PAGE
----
• Introduction to “Children's Books Going Overseas from Japan”
  • Part 1: Tower of Publication
  • < Chapter 1> Characteristics Observed in Each Period and the Expansion of Countries/Regions of Destination
  • Characteristics by period: the 1960s to 1970s
  • Characteristics by period: the 1980s to the 1990s
  • Characteristics by period: the 2000s to the present
  • <Chapter 2> Countries and Regions with Many Translations of Japanese Children's Books
  • Ranks 1st South Korea
  • Column
  • Column
  • Column
  • Ranks 3rd China
  • Column
  • Ranks 4th United States
  • Ranks 5th France
  • <Chapter 3> Nonfiction
  • Natural science
  • Social science
  • Learning materials featuring popular characters
  • Part 2: Tower of Culture
  • <Chapter 1> Picture Books
  • <Chapter 2> Literature
  • <Chapter 3> Folktales and Chirimen Bon (Crepe-paper Books)
  • Part 3: Special Corners
  • Names are different; Calls are different
  • Names are different; Calls are different
  • Sadako: A story from real life has been introduced to overseas countries in the form of children's books
  • Kenji Miyazawa: His works spread transcending national boundaries
  • List of Books
  • Major References
  • Congratulatory Messages
  • About This Site
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HOME > Part 3: Special Corners > Sadako: A story from real life has been introduced to overseas countries in the form of children's books.
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Part 3: Special Corners

Sadako: A story from real life has been introduced to overseas countries in the form of children's books.

The Beginning of the Sadako Story

In the Hiroshima Peace Memorial Park, there is a Statute of the A-Bomb Children. The statue is modeled on the young girl Sadako Sasaki (1943 – 1955). When she was two years old, Sadako was exposed to the radiation of the atomic bomb. She developed leukemia 10 years later and died at the age of 12. Before dying, she folded paper cranes, praying for recovery from her illness. Her story was conveyed in the form of children's books and is well known in Japan. In one overseas country, an author inspired by media reporting about Hiroshima published Sadako's story in the form of a children's book, which was translated in many countries in response to the growing antinuclear and peace movement, becoming widely known throughout the world.

The Sadako Story was introduced to overseas countries not through the translation and publication of a book written by a Japanese author, but through the publication of the books about Sadako and the paper cranes she folded written by foreign authors inspired by the true story of Sadako Sasaki. These works were also translated into Japanese for publication in Japan. The books that served to spread Sadako's story across the globe are:

"Sadako will leben!" (No.253) [Its Japanese editions: “Sadako wa ikiru” (No.255) and “Sadako” (No.256)]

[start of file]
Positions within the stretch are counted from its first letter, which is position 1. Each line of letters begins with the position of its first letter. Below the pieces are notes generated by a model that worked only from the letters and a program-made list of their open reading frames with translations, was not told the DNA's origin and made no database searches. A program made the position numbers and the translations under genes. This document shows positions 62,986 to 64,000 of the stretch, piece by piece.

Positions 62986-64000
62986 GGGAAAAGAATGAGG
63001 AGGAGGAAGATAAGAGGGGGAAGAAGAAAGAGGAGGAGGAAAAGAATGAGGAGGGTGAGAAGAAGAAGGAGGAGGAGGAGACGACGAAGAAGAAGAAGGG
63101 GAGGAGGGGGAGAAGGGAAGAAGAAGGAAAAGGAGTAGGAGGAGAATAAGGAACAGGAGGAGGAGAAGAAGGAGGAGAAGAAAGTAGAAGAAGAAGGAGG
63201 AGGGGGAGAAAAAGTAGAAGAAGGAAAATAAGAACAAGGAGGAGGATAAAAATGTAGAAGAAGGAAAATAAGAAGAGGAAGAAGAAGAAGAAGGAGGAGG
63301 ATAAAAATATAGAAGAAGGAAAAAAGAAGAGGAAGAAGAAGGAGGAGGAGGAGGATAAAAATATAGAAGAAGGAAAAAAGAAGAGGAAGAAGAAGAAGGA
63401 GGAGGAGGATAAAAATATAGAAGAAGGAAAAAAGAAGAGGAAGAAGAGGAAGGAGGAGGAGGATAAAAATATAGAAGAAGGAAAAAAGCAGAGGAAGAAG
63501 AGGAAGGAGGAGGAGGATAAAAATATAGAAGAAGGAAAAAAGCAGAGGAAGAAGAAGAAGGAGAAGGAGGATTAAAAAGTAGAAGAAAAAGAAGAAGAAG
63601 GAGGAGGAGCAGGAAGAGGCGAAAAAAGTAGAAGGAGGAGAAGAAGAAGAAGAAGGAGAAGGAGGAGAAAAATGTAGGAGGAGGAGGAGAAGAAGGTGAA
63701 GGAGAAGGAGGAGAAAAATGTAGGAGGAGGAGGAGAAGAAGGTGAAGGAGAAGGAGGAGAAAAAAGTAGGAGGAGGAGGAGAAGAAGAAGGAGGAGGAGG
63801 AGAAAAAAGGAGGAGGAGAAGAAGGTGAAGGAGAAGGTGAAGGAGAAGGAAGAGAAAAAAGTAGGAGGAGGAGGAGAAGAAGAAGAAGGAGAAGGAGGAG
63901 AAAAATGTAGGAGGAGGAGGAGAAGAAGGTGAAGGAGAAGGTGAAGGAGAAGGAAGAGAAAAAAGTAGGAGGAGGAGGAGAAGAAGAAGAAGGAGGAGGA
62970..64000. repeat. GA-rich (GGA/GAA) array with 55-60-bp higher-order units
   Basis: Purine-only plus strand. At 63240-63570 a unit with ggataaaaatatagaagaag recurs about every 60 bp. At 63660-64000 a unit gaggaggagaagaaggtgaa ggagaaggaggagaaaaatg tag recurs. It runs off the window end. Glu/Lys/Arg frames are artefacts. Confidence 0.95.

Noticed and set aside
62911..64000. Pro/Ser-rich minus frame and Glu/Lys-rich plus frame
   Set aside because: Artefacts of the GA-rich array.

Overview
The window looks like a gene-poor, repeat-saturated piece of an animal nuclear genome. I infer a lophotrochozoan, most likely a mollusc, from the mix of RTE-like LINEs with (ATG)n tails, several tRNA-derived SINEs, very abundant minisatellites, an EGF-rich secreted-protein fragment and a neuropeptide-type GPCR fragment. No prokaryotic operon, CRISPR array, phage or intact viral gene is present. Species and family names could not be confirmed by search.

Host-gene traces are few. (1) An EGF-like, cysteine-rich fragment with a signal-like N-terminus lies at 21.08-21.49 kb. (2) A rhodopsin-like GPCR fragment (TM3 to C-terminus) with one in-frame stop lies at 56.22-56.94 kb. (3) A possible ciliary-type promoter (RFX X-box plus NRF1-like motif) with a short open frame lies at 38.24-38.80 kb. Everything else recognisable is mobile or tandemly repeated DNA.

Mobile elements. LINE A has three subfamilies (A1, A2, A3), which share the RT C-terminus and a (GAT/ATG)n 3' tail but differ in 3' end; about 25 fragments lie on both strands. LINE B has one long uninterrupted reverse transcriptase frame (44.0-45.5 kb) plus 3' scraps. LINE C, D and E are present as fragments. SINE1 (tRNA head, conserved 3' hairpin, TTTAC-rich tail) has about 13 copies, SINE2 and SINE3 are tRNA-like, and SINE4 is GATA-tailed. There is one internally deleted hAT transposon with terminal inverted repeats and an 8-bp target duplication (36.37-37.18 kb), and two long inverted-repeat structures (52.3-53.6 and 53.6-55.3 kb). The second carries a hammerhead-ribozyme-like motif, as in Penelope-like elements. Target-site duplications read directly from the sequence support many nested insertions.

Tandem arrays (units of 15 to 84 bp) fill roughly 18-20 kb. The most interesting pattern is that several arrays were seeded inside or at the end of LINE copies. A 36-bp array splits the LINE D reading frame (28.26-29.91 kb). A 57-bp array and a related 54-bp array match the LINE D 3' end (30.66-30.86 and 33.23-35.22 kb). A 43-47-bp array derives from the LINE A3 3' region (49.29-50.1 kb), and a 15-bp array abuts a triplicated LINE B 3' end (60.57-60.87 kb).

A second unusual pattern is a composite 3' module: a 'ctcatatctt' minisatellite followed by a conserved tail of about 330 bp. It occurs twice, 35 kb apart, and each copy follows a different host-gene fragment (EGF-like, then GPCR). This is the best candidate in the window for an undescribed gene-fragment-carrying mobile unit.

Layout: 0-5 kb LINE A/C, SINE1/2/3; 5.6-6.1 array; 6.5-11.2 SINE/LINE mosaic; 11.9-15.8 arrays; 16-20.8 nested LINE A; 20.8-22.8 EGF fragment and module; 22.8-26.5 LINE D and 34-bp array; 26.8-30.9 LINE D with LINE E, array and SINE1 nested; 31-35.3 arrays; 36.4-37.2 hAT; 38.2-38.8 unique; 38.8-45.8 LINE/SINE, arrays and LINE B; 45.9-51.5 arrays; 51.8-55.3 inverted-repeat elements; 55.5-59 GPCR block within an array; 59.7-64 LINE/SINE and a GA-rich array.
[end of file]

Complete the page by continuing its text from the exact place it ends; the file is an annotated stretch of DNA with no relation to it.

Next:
"Sadako and the thousand paper cranes" (No.257) [Not translated into Japanese]

Imaginatively, these two works depict Sadako folding paper cranes in the belief that if she folds thousand paper cranes, her wish will come true.

“Sadako will leben!” (No.253)

Austrian writer Karl Bruckner (1906 – 1982) won the City of Vienna Children's Book Prize and the Austrian Children's Book Prize for “Sadako will leben!” In 1962, 1964, and 1966, he was nominated for the Hans Christian Andersen Award. As soon as this work was released, it became a bestseller in Austria and Germany, and it was later translated in Europe, the United States (No.254) and the rest of the world. In 1963, the book was translated into Japanese and later temporarily went out of print. In 2000, however, a revised version of the book was republished. (No.256)

"Sadako and the thousand paper cranes" [Sadako to senbazuru – No.257]

Eleanor Coerr (1922 -), a Canadian-born American writer of children's books, came to Japan as a journalist for the Ottawa Journal in 1949 and visited Hiroshima in 1950. When she visited Hiroshima again in the 1960s, she learned of Sadako's story. Later, she wrote this book based on the collection of compositions compiled in memory of Sadako by Sadako's classmate, and she published it in 1977, for which she received the West Australian Book Award and the OMAR Award. Among the many books on Sadako, it is said that this is the most read book in the world. It was translated in many countries, including Sweden (No.258), France (No.259), China, Spain and Russia.

The Spread of the Sadako Story

The Sadako Story, which was made famous worldwide by the books written by Karl Bruckner and Eleanor Coerr, has been spreading around the world. In the 1990s, the English translation of the nonfiction novel “Orizuru no kodomo tachi: genbakusho to tatakatta Sasaki Sadako to kyuyu tachi” (No.265) written by Masamoto Nasu was published in the United States (No.266). It is said that the picture book “Sadako” (No.260), which was written by Eleanor Coerr and illustrated by Caldecott Medal-winning artist Ed Young, has helped the further spread of Sadako's story. This picture book published in the United States was translated in Japan (No.261), Germany (No.262), the Netherlands, Sweden and other countries. In the 2000s, a picture book about Sadako (No.263) was published in India, and a picture book about her story published in Pakistan was translated in Japan (No.264).

Moreover, the Sadako story has been introduced to children as part of their classes. In Mongolia, her story has become a song, and in the United States, a statute of Sadako has been erected in a park. Thus, Sadako's story has been conveyed around the globe in various forms.

*For copyright reasons, images of some books are not available in this electronic exhibition.

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